Jason Budinoff, an aerospace engineer, cocked his head, listening for the sound of metal on metal. “Can you hear it?” someone asked. The room quieted, and a soft, tinny buzz whined from the instrument at the center of the crowd. Inside, a small electric motor was spinning.
It was three weeks before launch, and the BITSE team was testing the door on their instrument, which was almost ready for its balloon flight to the top of the sky. Eventually, BITSE successfully flew on Sept. 18. But the work toward its launch started a couple years earlier — and continued with tests of each detail up to the very last weeks before launch. One key element: the door.
Slightly larger than a pie, BITSE’s door works like the lens cap on a camera to protect the instrument’s sensitive optics. Instead of scratches, it shielded BITSE from dust and bugs that could fly in during ascent. Once it climbed to float altitude, 22 miles up in much less dusty skies, the door opened and BITSE began taking pictures of the Sun.
The BITSE balloon flight put a new coronagraph to the test, a kind of instrument that looks at the Sun’s dim atmosphere. The BITSE tech — short for Balloon-borne Investigation of Temperature and Speed of Electrons in the corona — is designed to look for clues to how the solar wind forms. That’s the stream of charged particles constantly blowing off the Sun. The solar scope takes images in certain wavelengths of light that are especially prone to scattering off dust, marking data with distracting bright spots. “The cleaner we are, the better science we’ll get,” said Budinoff, BITSE’s lead mechanical engineer.
That morning was as much a test of the team’s nerves as it was of the door. It was the last time they’d run it before launch, and BITSE was decked out in flight configuration.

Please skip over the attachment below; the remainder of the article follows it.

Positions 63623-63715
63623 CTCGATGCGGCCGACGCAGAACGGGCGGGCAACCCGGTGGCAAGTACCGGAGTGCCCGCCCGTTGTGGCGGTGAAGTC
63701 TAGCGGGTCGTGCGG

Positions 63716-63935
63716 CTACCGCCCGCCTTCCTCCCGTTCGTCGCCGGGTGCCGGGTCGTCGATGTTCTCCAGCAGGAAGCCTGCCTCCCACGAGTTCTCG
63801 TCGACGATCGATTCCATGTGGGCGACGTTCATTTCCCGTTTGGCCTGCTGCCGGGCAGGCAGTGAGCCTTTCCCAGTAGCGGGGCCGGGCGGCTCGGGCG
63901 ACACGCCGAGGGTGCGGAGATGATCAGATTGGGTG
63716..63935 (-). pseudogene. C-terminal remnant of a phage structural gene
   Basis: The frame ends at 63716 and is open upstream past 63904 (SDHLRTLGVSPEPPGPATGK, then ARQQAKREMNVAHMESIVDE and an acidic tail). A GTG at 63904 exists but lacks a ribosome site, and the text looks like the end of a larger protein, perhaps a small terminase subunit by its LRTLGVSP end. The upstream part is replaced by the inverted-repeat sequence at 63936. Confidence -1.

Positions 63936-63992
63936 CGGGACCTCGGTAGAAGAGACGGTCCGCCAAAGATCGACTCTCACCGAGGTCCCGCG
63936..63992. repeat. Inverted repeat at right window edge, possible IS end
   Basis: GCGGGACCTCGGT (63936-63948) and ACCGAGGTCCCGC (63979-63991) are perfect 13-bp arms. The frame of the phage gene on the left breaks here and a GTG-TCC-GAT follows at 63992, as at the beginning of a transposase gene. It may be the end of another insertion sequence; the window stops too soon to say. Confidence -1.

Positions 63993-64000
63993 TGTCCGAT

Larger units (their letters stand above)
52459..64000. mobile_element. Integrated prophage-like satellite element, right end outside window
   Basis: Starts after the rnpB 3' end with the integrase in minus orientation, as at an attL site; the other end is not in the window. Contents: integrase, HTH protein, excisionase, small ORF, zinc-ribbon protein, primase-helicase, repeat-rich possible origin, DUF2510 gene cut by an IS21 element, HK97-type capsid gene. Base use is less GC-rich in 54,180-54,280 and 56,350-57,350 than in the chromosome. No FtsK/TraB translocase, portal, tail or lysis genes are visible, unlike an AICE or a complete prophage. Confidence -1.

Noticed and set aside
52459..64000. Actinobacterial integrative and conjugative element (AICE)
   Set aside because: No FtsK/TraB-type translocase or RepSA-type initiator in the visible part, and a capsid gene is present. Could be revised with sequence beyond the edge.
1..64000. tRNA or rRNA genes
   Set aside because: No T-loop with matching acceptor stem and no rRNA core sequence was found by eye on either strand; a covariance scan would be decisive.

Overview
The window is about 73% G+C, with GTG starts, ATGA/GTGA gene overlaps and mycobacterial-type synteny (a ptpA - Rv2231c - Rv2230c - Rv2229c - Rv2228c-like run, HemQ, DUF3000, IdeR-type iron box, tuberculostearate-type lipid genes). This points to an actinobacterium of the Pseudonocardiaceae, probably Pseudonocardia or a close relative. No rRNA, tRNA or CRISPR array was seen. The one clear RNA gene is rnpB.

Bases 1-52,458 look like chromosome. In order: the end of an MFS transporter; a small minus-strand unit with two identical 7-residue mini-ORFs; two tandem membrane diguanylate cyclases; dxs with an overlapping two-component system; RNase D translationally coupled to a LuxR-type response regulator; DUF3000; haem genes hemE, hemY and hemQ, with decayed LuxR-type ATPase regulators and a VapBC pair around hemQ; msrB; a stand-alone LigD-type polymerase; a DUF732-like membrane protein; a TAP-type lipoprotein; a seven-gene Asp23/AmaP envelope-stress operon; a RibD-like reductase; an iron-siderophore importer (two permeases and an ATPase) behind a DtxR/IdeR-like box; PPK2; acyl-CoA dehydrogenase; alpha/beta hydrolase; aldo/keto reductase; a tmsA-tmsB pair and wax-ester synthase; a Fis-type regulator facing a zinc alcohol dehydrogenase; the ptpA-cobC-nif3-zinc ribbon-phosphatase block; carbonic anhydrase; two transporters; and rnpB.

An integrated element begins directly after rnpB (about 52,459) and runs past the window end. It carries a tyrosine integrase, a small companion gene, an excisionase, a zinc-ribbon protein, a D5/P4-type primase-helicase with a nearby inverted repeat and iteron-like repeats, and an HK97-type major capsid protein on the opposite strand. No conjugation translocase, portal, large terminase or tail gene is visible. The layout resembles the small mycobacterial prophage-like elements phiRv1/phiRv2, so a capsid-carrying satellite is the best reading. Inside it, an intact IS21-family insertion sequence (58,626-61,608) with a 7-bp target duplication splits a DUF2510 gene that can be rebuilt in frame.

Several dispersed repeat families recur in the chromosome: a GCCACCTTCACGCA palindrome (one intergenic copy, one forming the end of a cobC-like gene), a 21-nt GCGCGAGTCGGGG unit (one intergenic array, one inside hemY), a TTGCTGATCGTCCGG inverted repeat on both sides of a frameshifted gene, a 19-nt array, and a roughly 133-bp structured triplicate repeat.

Software engineer Seonghwan Choi and his team wrote the code that tells BITSE to open sesame. They work for the Korea Astronomy and Space Science Institute, NASA’s partner in the BITSE mission. “If the software doesn’t work and the door doesn’t open, the mission will fail!” Choi said. He laughed nervously at the idea. Take a picture with a camera but forget to remove the lens cap first, and you just get the void — no data.
By then, they’d already done the test at least eight times. This was BITSE’s biggest audience yet, since the entire team was gathered at NASA’s Columbia Scientific Balloon Facility’s New Mexico field site for the coming launch. “When literally the entire mission is saying, ‘Your door better work!’ — the more we test the door, the better,” Budinoff told me. “I’d do it 50 more times if I could.”
It works like this: A one-centimeter-long pin — about the width of a fingernail — keeps the door latched shut, while a screw moves the pin back and forth. When BITSE receives the word, a tiny motor starts running and the screw starts turning. And that pulls the pin out from the latch, allowing the spring-loaded door to flip open. The entire thing hinges — literally — on the pin moving just half a centimeter. From sending the command to opening the door, it all takes no more than 45 seconds.
A few minutes before the test, the team gathered in front of BITSE. Scientists brought their phones out to film it. I did the same. “It’s not going to be nearly as exciting as everyone is thinking,” Budinoff warned.
Regardless, someone began a countdown. (We at NASA love a good countdown.) “Here it comes!” another called. BITSE buzzed for a brief moment, and the door fell open with a neat, hollow thunk. Satisfied, Budinoff started a round of applause.
Later, they ran a second test. It looked just like the first one, but there was one key difference. Instead of sending a command, the software team let BITSE guide itself. This was the back-up plan in case they lose contact with BITSE. Without instructions from the ground, the coronagraph was programmed to open its own door after a few hours — the amount of time it would take the 6,000-pound load to ascend 22 miles. Even if it couldn’t hear the team, BITSE would dutifully stick to the plan.
After the second test, while the door was still open, the engineers took the opportunity to vacuum BITSE’s mouth. They used an ultraviolet flashlight to spot individual specks of dust, which pop in electric blues and greens under the light. With the door thoroughly tested and the tidying done, it was time to shut it one last time. The software team ran the program backwards, turning the screw the opposite direction so it pushed the pin into the latch. We listened again for motor’s high-pitched whine. “Hopefully the next time we open, we’ll be 120,000 feet in the air,” Budinoff said.
In the end, their worrying, testing and re-testing was worth it: On Sept. 18, BITSE’s door opened like a charm.